The first stop on my second trip to Sri Lanka is of course, Singapore, and a dawn visit to its World Heritage botanic gardens.
I’ve lost count of how many times I’ve been there and I always find something beautiful in flower. This time it was what is probably my favourite tree – the aptly named Cannonball Tree.
Named after its fruit which are unsurprisingly just like cannonballs … this a truly spectacular tree, but not one you’d want to sit under once the fruit has ripened! Nearby was a Sausage Tree (no prizes for guessing what its fruit looks like) sadly neither tree was fruiting.
Some four hours and over a hundred photos later I stumbled out of the gardens in search of an iced tea and a blast of chilled air.
If food is music for the soul, then the food markets of Provence are classical music and Tekka Market is heavy metal.Be prepared for a barrage of smells, sights and sounds if you visit Tekka Market at the start of Serangoon Road, and Little India.
On the ground floor is a hawker centre with stalls selling Indian and Chinese vegetarian, North Indian and Malay food. At the wet market which is on the same level, stalls sell fresh seafood, especially crabs from Sri Lanka, and and what looked disturbingly like baby white pointer sharks. There are “fresh” meat stalls which should be avoided – nothing that smells like that should be eaten.
It would probably kill you !
On the second floor Shops sell traditional Indiancostumes and inexpensive casual clothes. Dazzled by the glittering jewel encrusted costumes, I was in the midst of negotiations to buy a shimmering purple sari when I came to my senses, much to the disgust of the stall owner. When it all becomes too much for you, you can wander the streets of Little India, eat a vegetarian meal on a banana leaf, or catch the MRT home from the Little India station nearby. Another warning – don’t go anywhere near the public toilets…. !!
If you are not interested in shopping for out-of-season high-end European designer clothes and think therefore that Singapore has nothing to offer – here is a short list of this trip’s non-shopping highlights in no particular order …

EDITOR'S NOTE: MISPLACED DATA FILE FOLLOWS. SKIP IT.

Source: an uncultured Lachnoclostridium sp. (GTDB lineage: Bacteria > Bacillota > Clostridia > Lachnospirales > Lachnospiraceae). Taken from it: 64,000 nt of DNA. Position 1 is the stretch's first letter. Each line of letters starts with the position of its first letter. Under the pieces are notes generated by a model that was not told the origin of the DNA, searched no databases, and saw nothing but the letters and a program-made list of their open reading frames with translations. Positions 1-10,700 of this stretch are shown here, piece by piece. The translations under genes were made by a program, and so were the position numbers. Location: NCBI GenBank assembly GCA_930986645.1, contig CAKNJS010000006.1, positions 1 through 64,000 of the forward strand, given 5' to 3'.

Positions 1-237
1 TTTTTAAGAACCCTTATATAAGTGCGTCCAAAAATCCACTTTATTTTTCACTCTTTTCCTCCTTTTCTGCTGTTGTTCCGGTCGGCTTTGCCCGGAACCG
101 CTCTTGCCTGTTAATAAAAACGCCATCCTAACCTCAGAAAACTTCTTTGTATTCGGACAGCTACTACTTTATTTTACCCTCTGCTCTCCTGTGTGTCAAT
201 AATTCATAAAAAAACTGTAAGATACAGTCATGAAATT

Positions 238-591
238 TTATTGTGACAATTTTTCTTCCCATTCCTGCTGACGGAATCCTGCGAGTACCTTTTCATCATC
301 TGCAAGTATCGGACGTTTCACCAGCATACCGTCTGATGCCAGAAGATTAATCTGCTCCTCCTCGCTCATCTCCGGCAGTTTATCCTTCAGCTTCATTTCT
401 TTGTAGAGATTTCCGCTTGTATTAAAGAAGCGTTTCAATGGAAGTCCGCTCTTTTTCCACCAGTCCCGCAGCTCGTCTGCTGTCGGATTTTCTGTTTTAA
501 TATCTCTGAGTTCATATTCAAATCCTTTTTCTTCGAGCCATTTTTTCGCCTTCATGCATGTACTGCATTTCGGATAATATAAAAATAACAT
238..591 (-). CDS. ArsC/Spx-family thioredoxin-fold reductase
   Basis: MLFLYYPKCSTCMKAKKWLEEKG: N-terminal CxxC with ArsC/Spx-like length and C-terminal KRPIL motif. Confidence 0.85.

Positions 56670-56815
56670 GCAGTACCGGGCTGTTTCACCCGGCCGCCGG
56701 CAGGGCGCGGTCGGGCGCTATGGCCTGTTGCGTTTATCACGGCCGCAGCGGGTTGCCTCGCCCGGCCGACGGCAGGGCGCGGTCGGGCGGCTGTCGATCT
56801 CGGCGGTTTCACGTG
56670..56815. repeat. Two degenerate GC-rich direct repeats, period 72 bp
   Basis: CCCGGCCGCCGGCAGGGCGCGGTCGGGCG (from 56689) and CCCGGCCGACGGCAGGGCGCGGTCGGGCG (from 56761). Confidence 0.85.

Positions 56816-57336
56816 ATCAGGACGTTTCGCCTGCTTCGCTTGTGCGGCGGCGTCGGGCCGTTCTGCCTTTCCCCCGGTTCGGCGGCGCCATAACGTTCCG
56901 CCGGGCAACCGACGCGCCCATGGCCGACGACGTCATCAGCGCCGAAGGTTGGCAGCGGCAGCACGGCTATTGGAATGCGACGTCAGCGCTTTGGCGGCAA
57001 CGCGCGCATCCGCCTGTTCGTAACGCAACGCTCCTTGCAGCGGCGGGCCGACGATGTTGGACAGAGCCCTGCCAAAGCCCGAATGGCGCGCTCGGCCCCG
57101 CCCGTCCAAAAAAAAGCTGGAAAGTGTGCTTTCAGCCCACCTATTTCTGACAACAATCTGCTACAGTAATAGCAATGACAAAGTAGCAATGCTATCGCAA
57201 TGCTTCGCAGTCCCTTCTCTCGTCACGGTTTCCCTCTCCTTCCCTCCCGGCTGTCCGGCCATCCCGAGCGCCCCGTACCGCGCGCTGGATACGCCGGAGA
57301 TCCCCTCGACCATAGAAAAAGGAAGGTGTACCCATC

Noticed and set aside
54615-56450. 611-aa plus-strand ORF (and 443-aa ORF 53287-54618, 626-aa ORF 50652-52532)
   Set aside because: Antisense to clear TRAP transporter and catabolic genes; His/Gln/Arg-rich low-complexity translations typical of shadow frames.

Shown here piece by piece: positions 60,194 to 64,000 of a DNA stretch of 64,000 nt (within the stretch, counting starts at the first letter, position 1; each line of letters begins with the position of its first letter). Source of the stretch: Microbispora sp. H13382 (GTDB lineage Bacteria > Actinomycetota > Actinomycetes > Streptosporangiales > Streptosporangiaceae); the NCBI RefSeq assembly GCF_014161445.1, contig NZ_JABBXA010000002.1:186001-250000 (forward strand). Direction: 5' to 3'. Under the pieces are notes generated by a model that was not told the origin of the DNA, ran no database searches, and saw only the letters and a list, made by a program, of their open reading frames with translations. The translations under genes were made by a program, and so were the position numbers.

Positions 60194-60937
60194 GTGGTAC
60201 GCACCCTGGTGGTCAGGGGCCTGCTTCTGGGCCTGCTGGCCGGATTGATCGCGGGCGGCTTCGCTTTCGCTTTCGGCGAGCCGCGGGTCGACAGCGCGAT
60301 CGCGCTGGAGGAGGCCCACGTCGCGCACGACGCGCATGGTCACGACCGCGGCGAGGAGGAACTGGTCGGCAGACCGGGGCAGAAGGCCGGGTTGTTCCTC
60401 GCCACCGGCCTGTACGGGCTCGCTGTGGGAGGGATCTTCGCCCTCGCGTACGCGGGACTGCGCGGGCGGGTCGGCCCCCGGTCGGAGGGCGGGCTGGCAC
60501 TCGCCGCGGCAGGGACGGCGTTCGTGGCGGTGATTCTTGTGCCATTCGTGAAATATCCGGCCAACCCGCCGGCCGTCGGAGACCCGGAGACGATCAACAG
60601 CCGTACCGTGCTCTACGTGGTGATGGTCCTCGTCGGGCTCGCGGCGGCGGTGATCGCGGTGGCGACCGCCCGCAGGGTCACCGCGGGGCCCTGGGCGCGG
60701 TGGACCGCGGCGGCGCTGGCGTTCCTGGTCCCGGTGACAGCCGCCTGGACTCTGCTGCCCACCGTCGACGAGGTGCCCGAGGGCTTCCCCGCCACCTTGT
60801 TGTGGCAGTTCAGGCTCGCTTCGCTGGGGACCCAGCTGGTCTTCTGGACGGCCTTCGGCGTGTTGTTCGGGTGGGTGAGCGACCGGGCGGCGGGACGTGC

The Altitude Bar
Fabulous 360 degree views of Singapore – go just before dusk to miss the crowds and see the city gradually light up. Entrance is the price of a drink but definitely worth it. Closed during thunderstorms – so don’t bother to go if one is forecast.
Singapore Botanic Gardens 74 hectares of tropical inspiration … This is probably one of the best botanic gardens in the world, and if you are a tropical gardener it is a source of both inspiration and frustration. You could easily spend several days exploring and taking photos, but this would be too exhausting. My suggestion would be to split it into two or three visits and get there as early as possible in the morning (it opens at 5am !!) to avoid the midday heat and afternoon thunderstorms. For me, the ginger and heliconia gardens were the highlight.
Lau Pa Sat
Satay heaven … Dating back to 1898 this octagonal food market was constructed from pre-fabricated panels shipped out from Glasgow. Satay Street is an outdoor section where you can order the most delicious chicken, mutton and prawn satays. Be very careful when pointing at the menu though – it is possible to order 50 satays by mistake !!
Goodwood Park Hotel
More understated and less touristy than the Raffles. At L’Espresso I ordered coffee with durian puffs because I hadn’t tried durian before. A very strange experience – the flesh is a lovely creamy texture, but you need to be prepared for the vaguely rotten taste! It’s not something I think I will order again.
Emerald Hill Road
Preserved Chinese Baroque housing – This is a lovely little oasis of calm just off Orchard Road. The entrance is a little hard to find – it’s opposite Orchard Central Shopping Centre and down the side of the Peranakan Palace Restaurant. This former nutmeg plantation was subdivided for houses in 1901 and is now a conservation site with attractively painted terrace houses. I was the only tourist there – but be prepared to move wheely bins around to get a good photo.
Martini Bar at the Grand Hyatt
Martini-lover’s heaven – I counted 53 martini variations on the menu. My favourite so far is the Ginger Martini – Vox vodka, french ginger liquer, lemon juice, and fresh ginger. Another hidden away place – ask at the concierge desk for directions. Great nuts and snacks and large comfortable chairs to recover from your day’s walking – but be warned, happy hour lasts from six to nine pm and it can get really hectic and noisy so go early and pay full price if you want some peace and quiet.
Jones the Grocer
Finally, a good cup of coffee!!
The only good cup of coffee I could find. Located at Dempsey Hill – 18 former army barracks converted into a complex of restaurants and shops – this branch of the Australian providore serves really good coffee and breakfasts.
I’ve come to the end of my visit, and steamy Singapore has lived up to its reputation, with a tropical downpour every afternoon. I’ve had a great time, walking for as long as I can manage each day and then retiring to the Martini Bar for a late afternoon refreshment. I cannot believe how many shopping centres and European designer outlets have been built, and I am so glad I first visited Singapore in the late 70’s when it still had quite a bit of colonial character. Still, if you go looking, you can find plenty of interesting things to do, none of which involve shopping. One of my favourite spots is the Botanic Gardens which I visited three mornings in a row and still found something new to photograph each time. I tracked this honey eater (which was only the size of my big thumb) from ginger to ginger until he held still long enough for me to get this shot. My list of favourite spots and non-shopping things to do will follow soon.